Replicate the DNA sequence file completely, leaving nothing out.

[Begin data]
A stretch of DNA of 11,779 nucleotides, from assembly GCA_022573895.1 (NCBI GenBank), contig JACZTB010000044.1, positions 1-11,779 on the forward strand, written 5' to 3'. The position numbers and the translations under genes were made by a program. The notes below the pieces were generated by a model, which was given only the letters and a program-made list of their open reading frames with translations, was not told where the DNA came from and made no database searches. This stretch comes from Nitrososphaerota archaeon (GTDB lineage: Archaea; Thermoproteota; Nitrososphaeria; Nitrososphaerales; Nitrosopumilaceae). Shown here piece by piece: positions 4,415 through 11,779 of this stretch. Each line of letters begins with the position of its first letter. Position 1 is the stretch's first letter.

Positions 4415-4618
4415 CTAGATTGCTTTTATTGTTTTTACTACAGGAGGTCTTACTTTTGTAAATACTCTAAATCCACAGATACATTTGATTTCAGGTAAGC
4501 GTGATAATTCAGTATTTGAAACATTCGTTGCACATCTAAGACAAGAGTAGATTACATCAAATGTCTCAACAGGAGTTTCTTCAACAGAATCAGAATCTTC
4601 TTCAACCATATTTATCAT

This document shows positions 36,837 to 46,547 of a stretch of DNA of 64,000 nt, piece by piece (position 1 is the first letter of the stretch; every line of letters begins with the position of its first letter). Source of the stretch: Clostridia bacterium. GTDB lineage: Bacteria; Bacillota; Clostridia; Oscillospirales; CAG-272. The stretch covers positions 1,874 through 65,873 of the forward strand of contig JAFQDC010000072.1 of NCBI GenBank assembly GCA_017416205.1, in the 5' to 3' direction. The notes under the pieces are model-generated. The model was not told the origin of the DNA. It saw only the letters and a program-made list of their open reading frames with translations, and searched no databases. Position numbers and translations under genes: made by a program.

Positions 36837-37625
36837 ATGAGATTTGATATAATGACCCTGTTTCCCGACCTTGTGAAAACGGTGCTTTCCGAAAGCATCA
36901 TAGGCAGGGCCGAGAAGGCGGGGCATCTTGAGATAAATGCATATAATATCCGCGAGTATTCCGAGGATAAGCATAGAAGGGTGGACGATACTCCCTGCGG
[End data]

A stretch of DNA of 11,779 nucleotides, from assembly GCA_022573895.1 (NCBI GenBank), contig JACZTB010000044.1, positions 1-11,779 on the forward strand, written 5' to 3'. The position numbers and the translations under genes were made by a program. The notes below the pieces were generated by a model, which was given only the letters and a program-made list of their open reading frames with translations, was not told where the DNA came from and made no database searches. This stretch comes from Nitrososphaerota archaeon (GTDB lineage: Archaea; Thermoproteota; Nitrososphaeria; Nitrososphaerales; Nitrosopumilaceae). Shown here piece by piece: positions 4,415 through 11,779 of this stretch. Each line of letters begins with the position of its first letter. Position 1 is the stretch's first letter.

Positions 4415-4618
4415 CTAGATTGCTTTTATTGTTTTTACTACAGGAGGTCTTACTTTTGTAAATACTCTAAATCCACAGATACATTTGATTTCAGGTAAGC
4501 GTGATAATTCAGTATTTGAAACATTCGTTGCACATCTAAGACAAGAGTAGATTACATCAAATGTCTCAACAGGAGTTTCTTCAACAGAATCAGAATCTTC
4601 TTCAACCATATTTATCAT

This document shows positions 36,837 to 46,547 of a stretch of DNA of 64,000 nt, piece by piece (position 1 is the first letter of the stretch; every line of letters begins with the position of its first letter). Source of the stretch: Clostridia bacterium. GTDB lineage: Bacteria; Bacillota; Clostridia; Oscillospirales; CAG-272. The stretch covers positions 1,874 through 65,873 of the forward strand of contig JAFQDC010000072.1 of NCBI GenBank assembly GCA_017416205.1, in the 5' to 3' direction. The notes under the pieces are model-generated. The model was not told the origin of the DNA. It saw only the letters and a program-made list of their open reading frames with translations, and searched no databases. Position numbers and translations under genes: made by a program.

Positions 36837-37625
36837 ATGAGATTTGATATAATGACCCTGTTTCCCGACCTTGTGAAAACGGTGCTTTCCGAAAGCATCA
36901 TAGGCAGGGCCGAGAAGGCGGGGCATCTTGAGATAAATGCATATAATATCCGCGAGTATTCCGAGGATAAGCATAGAAGGGTGGACGATACTCCCTGCGG